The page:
Monday, 20 October 2014

'Seminar' Hampstead Theatre ****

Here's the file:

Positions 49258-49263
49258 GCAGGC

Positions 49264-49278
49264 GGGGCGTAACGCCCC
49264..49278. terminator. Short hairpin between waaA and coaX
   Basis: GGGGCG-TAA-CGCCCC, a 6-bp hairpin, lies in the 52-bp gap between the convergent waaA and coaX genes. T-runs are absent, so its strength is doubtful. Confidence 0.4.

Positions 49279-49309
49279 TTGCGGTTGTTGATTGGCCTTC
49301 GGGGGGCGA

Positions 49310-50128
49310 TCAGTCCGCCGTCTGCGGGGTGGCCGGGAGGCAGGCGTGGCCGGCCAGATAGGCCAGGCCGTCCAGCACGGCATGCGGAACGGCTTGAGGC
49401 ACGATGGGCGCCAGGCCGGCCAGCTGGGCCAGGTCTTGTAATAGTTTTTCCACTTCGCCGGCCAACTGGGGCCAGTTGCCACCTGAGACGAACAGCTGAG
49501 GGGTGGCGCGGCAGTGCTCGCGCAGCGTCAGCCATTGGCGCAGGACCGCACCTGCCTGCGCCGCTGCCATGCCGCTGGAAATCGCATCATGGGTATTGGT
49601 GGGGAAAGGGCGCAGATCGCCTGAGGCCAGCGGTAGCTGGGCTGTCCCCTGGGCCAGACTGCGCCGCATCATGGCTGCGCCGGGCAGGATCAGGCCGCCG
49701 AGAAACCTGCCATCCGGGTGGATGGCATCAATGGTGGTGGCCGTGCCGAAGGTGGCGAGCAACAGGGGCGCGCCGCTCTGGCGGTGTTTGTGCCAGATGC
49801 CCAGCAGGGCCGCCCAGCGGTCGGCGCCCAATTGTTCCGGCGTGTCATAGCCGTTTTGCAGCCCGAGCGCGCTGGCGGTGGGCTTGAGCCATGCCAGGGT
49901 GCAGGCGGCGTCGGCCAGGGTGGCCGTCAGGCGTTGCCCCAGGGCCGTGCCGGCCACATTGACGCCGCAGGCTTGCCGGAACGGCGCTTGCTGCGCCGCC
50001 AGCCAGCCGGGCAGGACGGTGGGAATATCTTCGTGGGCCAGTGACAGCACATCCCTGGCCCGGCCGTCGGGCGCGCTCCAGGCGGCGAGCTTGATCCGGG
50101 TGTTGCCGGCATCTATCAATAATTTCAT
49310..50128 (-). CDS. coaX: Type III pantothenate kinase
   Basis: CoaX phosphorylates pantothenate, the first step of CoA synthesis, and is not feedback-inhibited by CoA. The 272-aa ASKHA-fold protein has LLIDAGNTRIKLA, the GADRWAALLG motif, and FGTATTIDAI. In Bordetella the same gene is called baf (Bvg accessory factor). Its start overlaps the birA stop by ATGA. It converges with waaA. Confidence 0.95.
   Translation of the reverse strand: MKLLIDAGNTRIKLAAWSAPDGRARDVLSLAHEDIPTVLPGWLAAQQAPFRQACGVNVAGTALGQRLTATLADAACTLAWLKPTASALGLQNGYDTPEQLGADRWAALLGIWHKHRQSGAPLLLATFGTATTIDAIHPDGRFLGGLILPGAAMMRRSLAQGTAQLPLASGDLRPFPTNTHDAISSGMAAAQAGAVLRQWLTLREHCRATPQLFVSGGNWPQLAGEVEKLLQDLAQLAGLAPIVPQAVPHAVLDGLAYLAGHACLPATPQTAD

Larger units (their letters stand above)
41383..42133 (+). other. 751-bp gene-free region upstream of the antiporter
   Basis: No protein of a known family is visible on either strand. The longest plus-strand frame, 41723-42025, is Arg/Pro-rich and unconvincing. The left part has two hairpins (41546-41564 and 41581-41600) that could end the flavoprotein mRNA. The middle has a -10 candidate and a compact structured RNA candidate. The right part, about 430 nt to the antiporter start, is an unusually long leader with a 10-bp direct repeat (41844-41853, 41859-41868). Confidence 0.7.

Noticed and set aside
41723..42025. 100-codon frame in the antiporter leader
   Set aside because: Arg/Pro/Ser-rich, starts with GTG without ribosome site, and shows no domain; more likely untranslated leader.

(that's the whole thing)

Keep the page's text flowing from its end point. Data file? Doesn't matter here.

One has often thought about what makes a decent and stimulating piece of writing, and the Hampstead Theatre's current production of Theresa Rebeck’s ‘Seminar’ was bursting with enormous amounts of humorous elements that encapsulate the word of creative writing. ‘Seminar’ officially opened on Broadway in 2011,and is set within the apartment of wishful writer, Kate, who along with three of her supposed friends embark on a writing course where their tutor, the creepy and precarious Leonard teaches them the virtuous and deprived aspect of their novels. However, Leonard hardly praises their work, and frequently demeans Kate’s work as uneventful. As well as, he appears to discover faults in Douglas’ work repeatedly, referring to his practitioner identity as a “whore” which visibly upset him. On the other hand, Kate's friend Martin is hesitant to present his writing to Leonard due to the endless amount of criticism that both Kate and Douglas have received week after week. Nonetheless, the other female student, the busty Izzy is singled out more positively by Leonard as it seems he desire to have sexual intercourse with her, this craving becomes fruitful after a dinner that the two of them and Douglas have after a weekly seminar. Douglas who has a profound infatuation with Izzy becomes disheartened and turns against the two of them after this action. When Leonard takes a working vacation to Somalia, Kate’s misery is enhanced, and she threatens to leave the weekly seminars and dispense from writing altogether. Furthermore, her fixation with Martin is obliterated when she witnesses his and Izzy’s passion becomes increasingly strengthened. Once Leonard returns, he continues to be as vile, and demands to see an array of progress; especially from Martin who has never handed any work for feedback. When Martin angrily requests for his money back at Leonard’s apartment, he is stunned to grasp that Kate has been sleeping with him, and he realises that Leonard has been secretly writing a novel too. Rebeck’s narrative is enormously riveting as we comprehend the difficulties of developing the craft of writing, and the trials of being taught by a vulgar individual who cannot praise any of the students work. One thought the performances by the company of ‘Seminar’ were exceedingly well characterised. Roger Allam is ostentatious as the lecturer, Leonard; especially when we see his undying fear when Martin starts to read the novel that he's been secretly hiding. Bryan Dick is sublime as the disgruntled student, Martin. One found his moments with Izzy were quite pleasing to observe as we start to learn the he can be a contented individual that can fully enjoy life. Charity Wakefield is mesmerising as the slightly solemn Kate. I thought her comedy value was quite appealing when we see the character drowning her sorrows with Ben & Jerry's ice cream and red wine. Terry Johnson's direction is transcendent here as we are taken through the artistic process of creative writing, and the trials and tribulations of teaching, as well as being taught by someone who is afraid of praising people. Lez Brotherston's design is stylistically spellbinding as the attention to detail in capturing the lavishness of a high-profile apartment was of an agreeable standard that engross the atmosphere of self-importance. Overall, one found the experience of ‘Seminar’ was very enjoyable, and most definitely recommend to you all.

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